CuteCircuit’s “Hug Shirt” uses Bluetooth technology and sensors to allow people to send hugs to one another from afar. As Francesca Rosella, co-founder of CuteCircuit, explained: “We want to add a new sense to our communication, the sense of touch, and by doing so, we want to enhance the emotional communication between people, to make people feel closer, even when they are far away.” When you contact the red places on the Hug Shirt, your phone gets the sensor data (hug pressure, skin temperature, pulse rate, time you’ve been hugging, etc.) through Bluetooth and sends it to the other person.
Google and Levi’s “Commuter Trucker Jacket,” which allows users to control their phone through touch-enabled fibers woven into the jacket’s sleeve, Paul Dillinger, VP of Global Product Innovation at Levi’s, stated: “our goal is to create a product that is so useful, you can’t imagine going through your day without it.”
Ralph Lauren’s “PoloTech Shirt” uses sensors to track the wearer’s heart rate, breathing rate, and other biometric data. As David Lauren, Executive Vice President at Ralph Lauren, said, “Ralph Lauren continues to be at the forefront of fashion and culture.” “Our goal is to create and reflect the ultimate lifestyle, and we believe that a healthy and active life is an essential part of that.”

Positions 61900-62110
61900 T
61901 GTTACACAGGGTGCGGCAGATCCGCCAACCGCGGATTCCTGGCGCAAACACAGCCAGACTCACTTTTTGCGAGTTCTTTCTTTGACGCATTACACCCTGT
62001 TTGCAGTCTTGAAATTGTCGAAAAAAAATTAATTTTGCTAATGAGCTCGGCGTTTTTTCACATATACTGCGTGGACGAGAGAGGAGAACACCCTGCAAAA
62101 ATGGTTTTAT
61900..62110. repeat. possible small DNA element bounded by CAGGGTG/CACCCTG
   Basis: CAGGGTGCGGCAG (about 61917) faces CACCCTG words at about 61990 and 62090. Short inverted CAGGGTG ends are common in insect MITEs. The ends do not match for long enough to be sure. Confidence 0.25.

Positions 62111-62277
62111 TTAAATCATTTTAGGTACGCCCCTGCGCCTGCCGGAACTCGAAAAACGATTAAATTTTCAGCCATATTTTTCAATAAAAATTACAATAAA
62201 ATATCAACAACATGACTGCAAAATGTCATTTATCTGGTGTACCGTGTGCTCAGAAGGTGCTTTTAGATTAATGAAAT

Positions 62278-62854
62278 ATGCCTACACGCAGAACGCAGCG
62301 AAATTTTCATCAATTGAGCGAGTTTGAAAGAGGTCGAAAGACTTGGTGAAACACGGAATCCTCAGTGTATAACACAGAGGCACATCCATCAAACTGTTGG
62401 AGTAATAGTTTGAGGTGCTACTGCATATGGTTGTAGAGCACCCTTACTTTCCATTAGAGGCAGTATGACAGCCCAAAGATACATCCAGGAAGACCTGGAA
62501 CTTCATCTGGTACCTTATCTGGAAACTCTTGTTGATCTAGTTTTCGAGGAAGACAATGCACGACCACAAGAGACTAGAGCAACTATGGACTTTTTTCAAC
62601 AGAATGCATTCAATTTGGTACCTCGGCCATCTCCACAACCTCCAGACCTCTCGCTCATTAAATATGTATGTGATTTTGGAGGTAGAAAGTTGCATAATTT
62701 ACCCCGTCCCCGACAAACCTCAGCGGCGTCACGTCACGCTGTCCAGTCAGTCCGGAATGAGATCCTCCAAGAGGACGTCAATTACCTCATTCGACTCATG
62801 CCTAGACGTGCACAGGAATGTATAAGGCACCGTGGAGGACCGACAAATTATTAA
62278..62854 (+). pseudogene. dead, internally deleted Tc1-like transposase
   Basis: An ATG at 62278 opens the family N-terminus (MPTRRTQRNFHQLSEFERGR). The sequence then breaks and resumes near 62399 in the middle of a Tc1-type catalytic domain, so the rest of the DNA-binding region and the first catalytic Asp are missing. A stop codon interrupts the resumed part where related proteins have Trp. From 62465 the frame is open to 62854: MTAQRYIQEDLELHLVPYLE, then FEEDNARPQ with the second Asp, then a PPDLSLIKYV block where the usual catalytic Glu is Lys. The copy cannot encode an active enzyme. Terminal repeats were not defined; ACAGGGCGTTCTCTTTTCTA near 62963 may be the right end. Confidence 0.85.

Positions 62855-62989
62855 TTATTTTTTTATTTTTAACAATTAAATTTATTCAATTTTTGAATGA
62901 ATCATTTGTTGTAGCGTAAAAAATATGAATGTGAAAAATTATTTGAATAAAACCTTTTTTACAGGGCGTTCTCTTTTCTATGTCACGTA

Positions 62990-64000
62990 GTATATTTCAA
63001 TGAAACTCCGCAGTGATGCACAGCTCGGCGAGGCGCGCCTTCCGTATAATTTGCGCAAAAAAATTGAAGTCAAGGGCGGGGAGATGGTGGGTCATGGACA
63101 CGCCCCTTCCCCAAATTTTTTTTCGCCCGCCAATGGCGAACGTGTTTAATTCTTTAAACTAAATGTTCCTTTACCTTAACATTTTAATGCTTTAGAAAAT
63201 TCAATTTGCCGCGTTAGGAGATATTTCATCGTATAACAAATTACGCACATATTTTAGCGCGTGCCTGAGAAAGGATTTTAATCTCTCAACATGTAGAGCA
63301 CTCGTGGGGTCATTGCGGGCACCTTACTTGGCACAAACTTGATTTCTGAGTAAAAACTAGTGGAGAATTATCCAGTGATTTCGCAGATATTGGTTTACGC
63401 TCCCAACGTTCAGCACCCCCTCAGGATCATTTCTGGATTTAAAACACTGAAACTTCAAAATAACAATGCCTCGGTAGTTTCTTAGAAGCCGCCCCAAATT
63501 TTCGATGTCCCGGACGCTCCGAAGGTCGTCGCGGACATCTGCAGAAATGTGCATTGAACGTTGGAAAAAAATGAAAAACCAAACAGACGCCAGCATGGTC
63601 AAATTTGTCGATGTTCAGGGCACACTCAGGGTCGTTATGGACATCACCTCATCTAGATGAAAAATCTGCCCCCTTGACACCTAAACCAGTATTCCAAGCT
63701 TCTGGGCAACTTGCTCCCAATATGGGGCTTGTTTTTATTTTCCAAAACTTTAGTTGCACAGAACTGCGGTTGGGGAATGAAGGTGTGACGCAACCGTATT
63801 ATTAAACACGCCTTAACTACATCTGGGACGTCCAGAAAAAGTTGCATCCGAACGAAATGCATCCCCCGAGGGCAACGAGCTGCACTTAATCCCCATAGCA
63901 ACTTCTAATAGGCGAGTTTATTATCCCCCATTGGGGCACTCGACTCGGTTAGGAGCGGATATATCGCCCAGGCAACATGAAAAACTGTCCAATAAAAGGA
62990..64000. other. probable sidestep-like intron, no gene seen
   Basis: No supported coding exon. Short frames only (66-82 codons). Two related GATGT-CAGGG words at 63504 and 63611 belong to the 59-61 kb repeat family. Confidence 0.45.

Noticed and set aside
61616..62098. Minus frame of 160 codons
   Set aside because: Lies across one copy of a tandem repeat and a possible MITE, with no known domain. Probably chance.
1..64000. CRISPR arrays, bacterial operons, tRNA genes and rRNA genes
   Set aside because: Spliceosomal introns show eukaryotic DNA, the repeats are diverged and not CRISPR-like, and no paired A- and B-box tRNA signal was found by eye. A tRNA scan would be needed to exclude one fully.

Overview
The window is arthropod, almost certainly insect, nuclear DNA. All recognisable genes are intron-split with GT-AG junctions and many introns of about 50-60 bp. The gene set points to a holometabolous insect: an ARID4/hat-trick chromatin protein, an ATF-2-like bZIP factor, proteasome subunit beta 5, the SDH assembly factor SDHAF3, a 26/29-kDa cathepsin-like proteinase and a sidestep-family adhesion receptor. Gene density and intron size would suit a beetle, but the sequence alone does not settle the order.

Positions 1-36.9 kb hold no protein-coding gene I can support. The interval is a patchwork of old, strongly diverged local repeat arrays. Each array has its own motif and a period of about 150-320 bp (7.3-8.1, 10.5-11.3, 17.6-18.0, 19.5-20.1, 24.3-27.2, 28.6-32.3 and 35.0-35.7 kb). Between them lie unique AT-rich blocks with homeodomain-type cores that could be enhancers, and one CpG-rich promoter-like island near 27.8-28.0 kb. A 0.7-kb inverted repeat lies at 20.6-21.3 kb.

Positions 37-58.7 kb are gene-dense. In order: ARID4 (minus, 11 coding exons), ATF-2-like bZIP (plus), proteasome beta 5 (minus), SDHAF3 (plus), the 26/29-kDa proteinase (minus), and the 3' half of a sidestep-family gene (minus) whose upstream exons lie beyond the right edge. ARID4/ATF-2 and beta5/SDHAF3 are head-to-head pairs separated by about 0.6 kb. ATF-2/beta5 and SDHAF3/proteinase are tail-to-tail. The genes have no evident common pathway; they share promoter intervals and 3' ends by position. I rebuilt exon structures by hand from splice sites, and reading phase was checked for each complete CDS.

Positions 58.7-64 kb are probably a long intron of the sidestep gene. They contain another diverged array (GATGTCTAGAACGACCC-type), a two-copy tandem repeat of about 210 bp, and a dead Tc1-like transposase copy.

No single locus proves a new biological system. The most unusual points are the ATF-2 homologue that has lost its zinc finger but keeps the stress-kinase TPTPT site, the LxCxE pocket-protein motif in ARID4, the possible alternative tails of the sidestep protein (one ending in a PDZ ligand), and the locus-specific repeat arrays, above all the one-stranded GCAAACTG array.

C. Military Smart textiles have also shown potential in military applications, providing soldiers with improved protection and communication capabilities. For instance, the U.S. Army has developed a smart uniform called the “Integrated Warfighter System” that integrates sensors to monitor the wearer’s vital signs, body position, and environmental conditions. This uniform can also monitor the health and performance of soldiers in the field, allowing for real-time adjustments to be made. According to a report by Global Market Insights, the global smart textile market in military and defense is expected to reach $1.9 billion by 2025, growing at a CAGR of 11.7% during the forecast period from 2019 to 2025.
Future Advancements in Smart Textiles